Digital Citizenship

“Students have an opportunity to make a difference and we need to focus on giving them both the opportunities and tools to make a difference in their world through the effective use of technology and social media.”

George Couros, Digital Leadership Blog Post

Sample Stories:

Digital Citizenship Planning at Esquimalt High School: Step 1: Take the survey

Curriculum: BC

BC Curriculum Digital Literacy Competencies (bced.gov.bc.ca/dist_learning/digitial-literacy)

BC’s DRAFT Digital Literacy framework proposes that:

 “students understand human, cultural, and societal issues related to technology and practice legal and ethical behaviour.”
The framework identifies ten aspects of digital citizenship and describes student outcomes for each from K-12:
  1. Internet safety
  2. privacy and security
  3. relationship and communication
  4. cyber-bullying
  5. digital footprint and reputation
  6. self-image and identity
  7. creative credit and copyright
  8. legal and ethical aspects
  9. balance attitude towards technology
  10. understanding and awareness of the role of ICT in society
Ribble_Digital_Citizenship

DRAFT BC Curriculum for Physical and Health Education (curriculum.gov.bc.ca)

Beginning in Grade 4 and continuing until Grade 9  the draft BC curriculum states that students will know and understand the “Safe use of the internet and social media”.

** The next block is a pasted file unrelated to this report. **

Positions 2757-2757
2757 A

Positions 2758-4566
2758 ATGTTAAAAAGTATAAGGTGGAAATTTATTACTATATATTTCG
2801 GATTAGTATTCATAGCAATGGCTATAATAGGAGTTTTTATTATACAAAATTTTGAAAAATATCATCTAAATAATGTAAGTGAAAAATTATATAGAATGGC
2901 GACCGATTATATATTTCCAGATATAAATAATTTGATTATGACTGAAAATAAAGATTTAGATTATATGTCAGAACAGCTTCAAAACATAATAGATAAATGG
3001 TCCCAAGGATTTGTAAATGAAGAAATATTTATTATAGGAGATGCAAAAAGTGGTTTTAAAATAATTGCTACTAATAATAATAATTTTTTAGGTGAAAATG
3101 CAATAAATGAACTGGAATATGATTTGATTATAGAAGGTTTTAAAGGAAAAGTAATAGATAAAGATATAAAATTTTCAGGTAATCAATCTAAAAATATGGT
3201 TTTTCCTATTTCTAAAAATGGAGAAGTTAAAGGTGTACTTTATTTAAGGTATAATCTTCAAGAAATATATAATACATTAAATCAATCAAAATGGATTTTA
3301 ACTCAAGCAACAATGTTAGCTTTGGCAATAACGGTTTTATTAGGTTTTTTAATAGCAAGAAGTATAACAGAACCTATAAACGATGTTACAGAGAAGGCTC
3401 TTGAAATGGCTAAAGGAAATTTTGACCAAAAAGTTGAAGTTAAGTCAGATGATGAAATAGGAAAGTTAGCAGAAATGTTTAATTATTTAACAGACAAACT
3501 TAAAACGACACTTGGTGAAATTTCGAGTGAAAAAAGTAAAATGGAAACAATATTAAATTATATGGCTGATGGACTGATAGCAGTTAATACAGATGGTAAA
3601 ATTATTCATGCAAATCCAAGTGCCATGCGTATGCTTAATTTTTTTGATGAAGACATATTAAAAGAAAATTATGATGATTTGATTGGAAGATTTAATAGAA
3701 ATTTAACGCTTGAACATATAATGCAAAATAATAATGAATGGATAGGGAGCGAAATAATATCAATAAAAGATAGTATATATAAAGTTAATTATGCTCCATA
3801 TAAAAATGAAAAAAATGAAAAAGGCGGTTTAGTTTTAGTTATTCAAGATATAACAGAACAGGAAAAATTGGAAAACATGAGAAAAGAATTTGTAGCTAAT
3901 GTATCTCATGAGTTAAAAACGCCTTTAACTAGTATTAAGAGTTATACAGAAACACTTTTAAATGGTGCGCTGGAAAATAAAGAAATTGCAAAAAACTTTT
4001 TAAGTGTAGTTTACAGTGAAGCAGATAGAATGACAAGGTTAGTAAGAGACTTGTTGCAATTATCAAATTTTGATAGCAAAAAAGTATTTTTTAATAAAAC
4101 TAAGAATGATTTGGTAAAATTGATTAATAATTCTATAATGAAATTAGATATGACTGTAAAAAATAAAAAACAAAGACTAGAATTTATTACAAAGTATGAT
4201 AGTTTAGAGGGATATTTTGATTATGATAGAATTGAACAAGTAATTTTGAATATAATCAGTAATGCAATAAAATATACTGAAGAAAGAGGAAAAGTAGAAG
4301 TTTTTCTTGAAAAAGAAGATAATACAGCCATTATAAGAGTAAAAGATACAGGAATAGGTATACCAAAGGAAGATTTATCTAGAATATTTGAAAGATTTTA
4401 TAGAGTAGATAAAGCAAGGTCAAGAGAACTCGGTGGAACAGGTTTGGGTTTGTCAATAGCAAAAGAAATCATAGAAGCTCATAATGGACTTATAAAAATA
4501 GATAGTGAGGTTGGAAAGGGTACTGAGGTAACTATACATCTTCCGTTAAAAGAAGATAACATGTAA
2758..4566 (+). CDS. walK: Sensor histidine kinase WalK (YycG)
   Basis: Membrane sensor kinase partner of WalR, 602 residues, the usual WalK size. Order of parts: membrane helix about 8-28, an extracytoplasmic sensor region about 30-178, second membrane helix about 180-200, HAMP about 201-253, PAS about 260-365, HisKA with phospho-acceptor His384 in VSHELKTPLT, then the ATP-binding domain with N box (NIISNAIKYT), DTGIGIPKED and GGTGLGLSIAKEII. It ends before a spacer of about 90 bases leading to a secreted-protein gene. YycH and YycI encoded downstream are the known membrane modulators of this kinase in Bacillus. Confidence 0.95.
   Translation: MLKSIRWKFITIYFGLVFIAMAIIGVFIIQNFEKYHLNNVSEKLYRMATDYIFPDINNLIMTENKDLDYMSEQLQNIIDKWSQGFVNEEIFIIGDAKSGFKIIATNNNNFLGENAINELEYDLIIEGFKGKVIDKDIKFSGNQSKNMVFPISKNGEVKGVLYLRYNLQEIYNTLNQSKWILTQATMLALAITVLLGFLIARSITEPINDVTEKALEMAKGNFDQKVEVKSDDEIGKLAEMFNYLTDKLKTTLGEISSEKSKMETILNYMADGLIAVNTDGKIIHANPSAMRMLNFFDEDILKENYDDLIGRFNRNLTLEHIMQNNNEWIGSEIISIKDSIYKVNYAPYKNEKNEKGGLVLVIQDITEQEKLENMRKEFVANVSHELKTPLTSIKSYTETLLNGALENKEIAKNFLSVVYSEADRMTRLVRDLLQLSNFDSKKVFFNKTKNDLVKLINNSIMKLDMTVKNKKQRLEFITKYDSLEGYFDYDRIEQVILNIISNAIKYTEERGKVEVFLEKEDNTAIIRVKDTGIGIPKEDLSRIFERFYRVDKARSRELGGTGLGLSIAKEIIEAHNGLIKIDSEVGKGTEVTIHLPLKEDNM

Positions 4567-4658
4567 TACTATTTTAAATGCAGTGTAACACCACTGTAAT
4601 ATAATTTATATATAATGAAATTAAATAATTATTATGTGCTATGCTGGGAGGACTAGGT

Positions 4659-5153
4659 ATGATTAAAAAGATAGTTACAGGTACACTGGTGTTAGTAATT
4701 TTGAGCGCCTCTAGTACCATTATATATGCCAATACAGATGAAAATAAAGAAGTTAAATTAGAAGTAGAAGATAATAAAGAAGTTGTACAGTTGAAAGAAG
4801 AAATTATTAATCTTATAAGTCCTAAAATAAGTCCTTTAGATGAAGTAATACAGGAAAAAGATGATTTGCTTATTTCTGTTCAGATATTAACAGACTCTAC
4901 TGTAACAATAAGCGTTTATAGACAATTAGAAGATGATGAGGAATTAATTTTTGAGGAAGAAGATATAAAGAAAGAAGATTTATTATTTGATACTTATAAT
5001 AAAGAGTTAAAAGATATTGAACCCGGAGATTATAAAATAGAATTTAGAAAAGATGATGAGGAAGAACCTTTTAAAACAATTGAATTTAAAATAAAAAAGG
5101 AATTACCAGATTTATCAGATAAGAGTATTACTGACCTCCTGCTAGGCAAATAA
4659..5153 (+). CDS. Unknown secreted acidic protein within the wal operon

School Districts’ Resources:

Curriculum: Outside BC

  1. Province of Alberta Digital Citizenship Policy Development Guide (Canada)

  2. Lester B. Pearson School Board, Québec – Digital Citizenship: Preparing Students for the Future (Canada)
  3. State of Kentucky Digital Driver’s License Program (United States)
  4. New South Wales Department of Education and Training Digital Citizenship Resource (Australia)
  5. DigiTeen Project (Multinational group working on digital citizenship for teenagers)

Professional Resources:

Digital Citizenship (www.digitalcitizenship.net)

Mike Ribble identifies nine elements of digital citizenship: access, commerce, communication, literacy, etiquette, law, rights and responsibility, health and wellness, and security. Digital Citizenship in School (Ribble, 2011)

Digital Citizenship, MOOC 2014, University of Alaska Southeast (JasonOhler.com) and (Google+ Community)

Dr. Jason Ohler, professor at University of Alaska Southeast,  facilitated a Massive Open Online Course (MOOC) on digital citizenship as an extension to his book Digital Community, Digital Citizen (Ohler, 2010).